Suppose that we have data (in my case, from a chemical process) which includes input data $X$ (characteristic of the material to be processed) and decision data $Y$ (decisions taken by operators to process this material), which produce an output value $z$, but there are no clear explanations on how these decisions impact the output.

To solve this, I can construct a machine learning model $f$ from the data, that represents how decisions $Y$ impact on the input data $X$ to produce this output. For example, I can construct a linear regression model $\hat\beta$ such that $f(X,Y) := \hat\beta_X X + \hat\beta_Y Y \approx z$. My final objective is to optimize the resulting model. That is, given a new input data $X'$, to solve $$ \min_Y f(X',Y) \text{ s.t. } Y\in\Omega$$ (for example, with a lineal regression mode, we can solve a linear problem subject to linear constraints easily)

My question is if this kind of ML models and this use of them has been studied formally. Because, in some sense, both types of data are quite different (one is an input, the other can be controlled) but a "classic" ML model will treat them similarly. It is very probable that strong correlations exist between the input data and the decision data, which should not be eliminated. For example, high levels of a compound (an input) can require high levels of a reactant (a decision), but a classic linear regression model can remove one of them from the model for being correlated, which is exactly the opposite that I need. Also, it is quite probable that very bad decisions are never taken (so there will be no data for these cases), so you don't want that the model overestimate these regions.

Probably this has been studied, and may even have a name, but I can't find it. I do found papers constructing ML models and then optimizing them, but most of them don't care about these issues between input and decision data on the construction of the ML model.

Any idea or pointer to the literature on this subject?

  • $\begingroup$ So do you have a sample of observations of inputs ($X$), decisions someone made for those inputs ($Y$) and the ultimate output value resulting from those decisions ($z$)? $\endgroup$
    – prubin
    May 19, 2022 at 20:30
  • $\begingroup$ I think your problem may be the Blackbox Optimization (BBO). $\endgroup$ May 20, 2022 at 14:31
  • $\begingroup$ @prubin Exactly. These are my three types of data available.. $\endgroup$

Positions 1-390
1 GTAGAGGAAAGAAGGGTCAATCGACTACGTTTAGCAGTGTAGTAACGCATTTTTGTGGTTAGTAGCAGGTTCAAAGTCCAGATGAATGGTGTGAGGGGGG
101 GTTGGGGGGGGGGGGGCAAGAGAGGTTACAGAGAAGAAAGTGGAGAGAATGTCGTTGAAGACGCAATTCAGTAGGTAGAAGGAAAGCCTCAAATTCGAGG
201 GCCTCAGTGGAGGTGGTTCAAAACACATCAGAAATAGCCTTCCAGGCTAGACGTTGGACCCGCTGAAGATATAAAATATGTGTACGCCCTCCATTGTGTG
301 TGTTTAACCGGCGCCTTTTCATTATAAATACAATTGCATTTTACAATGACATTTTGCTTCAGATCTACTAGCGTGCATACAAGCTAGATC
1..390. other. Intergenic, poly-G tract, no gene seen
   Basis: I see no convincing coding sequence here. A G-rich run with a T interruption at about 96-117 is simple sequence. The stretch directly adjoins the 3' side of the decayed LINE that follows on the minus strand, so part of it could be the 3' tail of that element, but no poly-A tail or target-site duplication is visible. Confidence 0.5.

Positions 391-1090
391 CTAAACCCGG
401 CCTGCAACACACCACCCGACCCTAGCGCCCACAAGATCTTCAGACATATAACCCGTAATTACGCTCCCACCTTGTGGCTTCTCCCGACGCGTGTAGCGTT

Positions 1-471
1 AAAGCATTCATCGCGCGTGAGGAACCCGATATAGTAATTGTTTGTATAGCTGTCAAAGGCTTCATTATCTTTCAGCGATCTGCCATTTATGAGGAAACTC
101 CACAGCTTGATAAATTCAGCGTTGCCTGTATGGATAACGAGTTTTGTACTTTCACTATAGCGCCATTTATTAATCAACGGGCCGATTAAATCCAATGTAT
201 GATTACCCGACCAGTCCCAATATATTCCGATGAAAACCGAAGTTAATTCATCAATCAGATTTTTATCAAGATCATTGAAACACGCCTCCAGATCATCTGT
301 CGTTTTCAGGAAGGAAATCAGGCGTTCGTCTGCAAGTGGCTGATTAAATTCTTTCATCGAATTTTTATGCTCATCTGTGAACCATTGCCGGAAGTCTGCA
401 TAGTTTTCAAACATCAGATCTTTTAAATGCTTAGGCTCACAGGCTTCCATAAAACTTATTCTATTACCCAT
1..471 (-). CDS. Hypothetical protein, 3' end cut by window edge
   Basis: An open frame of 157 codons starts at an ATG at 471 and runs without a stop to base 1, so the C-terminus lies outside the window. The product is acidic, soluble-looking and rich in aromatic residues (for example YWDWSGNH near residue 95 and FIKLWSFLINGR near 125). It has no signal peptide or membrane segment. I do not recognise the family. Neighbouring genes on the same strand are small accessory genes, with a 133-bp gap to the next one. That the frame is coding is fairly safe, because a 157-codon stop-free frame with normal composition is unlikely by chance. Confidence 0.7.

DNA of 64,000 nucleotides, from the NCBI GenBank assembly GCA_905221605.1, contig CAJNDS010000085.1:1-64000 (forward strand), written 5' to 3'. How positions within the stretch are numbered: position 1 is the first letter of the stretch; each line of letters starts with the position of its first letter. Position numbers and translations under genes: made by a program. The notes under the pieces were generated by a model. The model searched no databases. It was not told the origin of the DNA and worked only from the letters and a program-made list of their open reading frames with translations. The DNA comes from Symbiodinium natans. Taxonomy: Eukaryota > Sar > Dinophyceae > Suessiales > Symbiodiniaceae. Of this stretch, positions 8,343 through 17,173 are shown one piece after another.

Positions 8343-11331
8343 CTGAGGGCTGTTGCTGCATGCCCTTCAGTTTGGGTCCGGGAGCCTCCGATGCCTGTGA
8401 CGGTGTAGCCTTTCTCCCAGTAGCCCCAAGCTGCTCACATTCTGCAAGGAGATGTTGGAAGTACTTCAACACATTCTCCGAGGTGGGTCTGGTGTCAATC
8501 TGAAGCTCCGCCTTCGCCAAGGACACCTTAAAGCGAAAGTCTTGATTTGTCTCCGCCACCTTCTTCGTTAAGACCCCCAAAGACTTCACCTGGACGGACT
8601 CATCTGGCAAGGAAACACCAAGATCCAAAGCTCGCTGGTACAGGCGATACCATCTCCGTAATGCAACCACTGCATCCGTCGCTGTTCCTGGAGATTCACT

– Borelian
    May 20, 2022 at 16:06
  • 1
    $\begingroup$ Just published, they basically do just that: Justin Dumouchelle, Rahul Patel, Elias B. Khalil, Merve Bodur: Neur2SP: Neural Two-Stage Stochastic Programming arxiv.org/abs/2205.12006 $\endgroup$
    – ktnr
    May 26, 2022 at 20:54

3 Answers 3


There is a recent paper by Bergman et al. [1] in the INFORMS Journal on Computing that integrates various types of predictive models with optimization models. It might be of interest.

[1] Bergman, D.; Huang, T.; Brooks, P.; Lodi, A. & Raghunathan, A. U. JANOS: An Integrated Predictive and Prescriptive Modeling Framework. INFORMS Journal on Computing, 2022, 34, 807.


This reminds me of two concepts:

  1. The first is meta-modelling which is used in health economics (and probably also used in other disciplines). The way it is used there is that based on some decision X in a simulation model, we try to predict the resulting objective value of that decision. It is used to substitute computationally intensive simulations by regression models. See a paper about meta-modelling in health economics here. I am aware that it is still different from your problem, as you do not only have decision data but some other (external) input. But the concept of predicting the objective value is the same, so it might serve as a start point.

  2. The second are specific types of value function approximation, such as Q-learning. In Q-learning (with function approximation), we try to approximate the value of a state action pair. In your case, a state could be described by input $X$ and your action is decision $Y$. Again, this is also not exactly suitable for your problem, because firstly, Q-learning is meant for sequential decision problems which I assume you do not deal with and secondly, the action (decision) in Q-learning is chosen by some strategy and not pre given. However, evaluating state action pairs is what you also want, so this might also serve as a starting point.

Additionally you should checkout inverse reinforcement learning where the goal is to learn an agent's objective by studying it's actions.


So you have historical observations of $(X, Y, z)$. I'll assume that you know how to construct a model $f$ such that $f(X, Y) \simeq z$, and that you have such a model ready by. In other words, you've done the training, and now you focus on optimizing its output, i.e., on solving a problem of the form \begin{align} \min_{Y} \quad & f(X, Y)\\ s.t. \quad & Y \in \Omega \end{align} for given $X$.

As you have already mentioned, depending on the nature of $f$, this may be more or less simple. If $f$ is linear, then your objective is linear. In addition to JANOS mentioned in another comment, you may find the OMLT software to be close to what you describe. That choice is in python, and it supports several classes of models out-of-the-box.


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